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Is Clubhouse the Next Major Social Media Network?

With a couple of historic actions in 2020, it should not be surprising that the number of challengers for social media audiences is expanding significantly. The COVID-19 pandemic coupled with a presidential election race that divided an already divisive population created an environment rich for new start-ups in the social media world. Giants Google, Twitter, and Facebook appeared to be intentionally fueling the fire and fanning the flames for new outlets that promise all the attributes missing from the mega-platforms that have dominated the social media universe for nearly a decade. At first Facebook and Google appeared to be nothing more than a little annoyed with upstarts like TikTok, Clubhouse, Caffeine, and Houseparty but in recent months the mega-players have begun to take notice of the new kids on the block. Could it be that a year of filtration of content, charges of content bias, frequent and mysterious alterations in established algorithms and outright censorship has even the most loyal of users at least looking at alternatives?

Clubhouse, a new audio chat social network, is getting a lot of attention coming into the new year particularly from social media audiences looking for something different. With nearly 2 million users the “next major social network” is reported to be valued at $1 billion, a paltry sum compared to the unprecedented value of its biggest competitors. The founders say that it is their last attempt to build a social media network that is “human-driven” by conversation rather than posts. The diminutive numbers are seen as significant because the new platform is only available in a beta version and only for IOS users. In addition, membership is by invitation only. New entrants must receive an invitation from existing users who are each given four invites to distribute at the member’s discretion. Despite the exclusivity, the app is predicted to experience significant growth in the social media market space.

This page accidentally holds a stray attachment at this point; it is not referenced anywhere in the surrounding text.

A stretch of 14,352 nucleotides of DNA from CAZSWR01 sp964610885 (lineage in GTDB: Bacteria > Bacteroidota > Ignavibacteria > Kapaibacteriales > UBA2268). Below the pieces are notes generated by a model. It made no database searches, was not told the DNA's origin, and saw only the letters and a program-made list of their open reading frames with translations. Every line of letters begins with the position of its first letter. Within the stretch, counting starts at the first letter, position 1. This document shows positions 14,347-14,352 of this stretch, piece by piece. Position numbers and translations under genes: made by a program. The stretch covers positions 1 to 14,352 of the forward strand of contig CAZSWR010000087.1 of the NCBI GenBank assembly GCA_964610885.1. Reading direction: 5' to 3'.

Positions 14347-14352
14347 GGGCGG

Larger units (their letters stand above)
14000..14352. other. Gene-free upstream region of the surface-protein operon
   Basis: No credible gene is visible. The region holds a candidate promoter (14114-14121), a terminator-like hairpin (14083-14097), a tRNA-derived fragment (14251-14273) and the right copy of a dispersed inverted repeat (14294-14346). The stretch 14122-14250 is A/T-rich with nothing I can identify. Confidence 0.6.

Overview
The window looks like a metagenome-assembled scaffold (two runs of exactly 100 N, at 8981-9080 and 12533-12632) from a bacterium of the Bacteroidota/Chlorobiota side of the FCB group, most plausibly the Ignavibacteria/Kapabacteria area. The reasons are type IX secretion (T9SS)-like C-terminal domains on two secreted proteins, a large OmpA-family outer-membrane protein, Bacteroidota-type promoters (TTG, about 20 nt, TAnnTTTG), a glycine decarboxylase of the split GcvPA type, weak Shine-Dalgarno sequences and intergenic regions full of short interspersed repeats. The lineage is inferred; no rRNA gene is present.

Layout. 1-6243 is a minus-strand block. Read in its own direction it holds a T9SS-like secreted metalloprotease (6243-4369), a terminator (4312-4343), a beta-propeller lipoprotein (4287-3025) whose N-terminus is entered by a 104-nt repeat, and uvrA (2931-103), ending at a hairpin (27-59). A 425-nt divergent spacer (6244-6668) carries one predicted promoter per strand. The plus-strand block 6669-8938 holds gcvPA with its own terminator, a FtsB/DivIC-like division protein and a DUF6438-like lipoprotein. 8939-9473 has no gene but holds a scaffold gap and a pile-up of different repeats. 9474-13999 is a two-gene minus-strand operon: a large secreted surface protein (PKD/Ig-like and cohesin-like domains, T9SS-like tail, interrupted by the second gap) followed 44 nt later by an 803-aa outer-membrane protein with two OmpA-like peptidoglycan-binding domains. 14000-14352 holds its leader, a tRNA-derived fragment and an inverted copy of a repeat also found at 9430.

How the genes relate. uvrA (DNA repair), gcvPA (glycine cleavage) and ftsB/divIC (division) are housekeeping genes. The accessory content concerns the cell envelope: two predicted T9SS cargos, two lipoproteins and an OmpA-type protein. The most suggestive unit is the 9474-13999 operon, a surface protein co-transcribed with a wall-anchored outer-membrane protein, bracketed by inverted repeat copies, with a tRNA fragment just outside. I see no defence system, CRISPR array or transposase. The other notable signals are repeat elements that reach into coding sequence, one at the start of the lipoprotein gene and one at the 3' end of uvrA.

Clubhouse users join audio conversations in informal chatrooms with other users. Discussions are moderated and hosted by speakers who have some notoriety and subject expertise and control the flow of the conversations. An audience member can virtually raise a hand to be recognized by the moderator to speak to the subject at hand. Chatrooms are available from a menu of interesting topics such as foreign languages, wealth management, Instagram marketing tips, therapy, and even a proprietary music streaming service.  Members can toggle between the public rooms from the app’s homepage.

The unique format seems to generate civil conversations, an attribute that is eroding on existing social media spaces. Moderators have the sole responsibility to act as gatekeepers and tamp down behaviors that threaten polite participation in open discussions. A Bloomberg opinion article recently praised the app for its “niceness” and ability to “restore peaceful discourse and civility rather than exacerbate tensions.” Facebook executives have commanded employees to develop a similar app called “Fireside”. In order to succeed in mounting a qualified challenger, Facebook will have to overcome current users who may not trust the mega-platform to record audio conversations. Twitter is reported to be testing a chatroom-like feature called “Spaces” in hopes of stemming the growing popularity of Clubhouse.

The challenge for social media marketers in the coming year will center around evaluating each new entrant in the social media space for viability and compatibility. Consumer behaviors change rapidly in the digital marketing arena and brands must be aware of the coming trends and the opportunities new social media channels may present. With numerous social media platforms still to be announced in the coming year, we may all look back on 2021 as the time social media dominance by a few mega-players began to falter.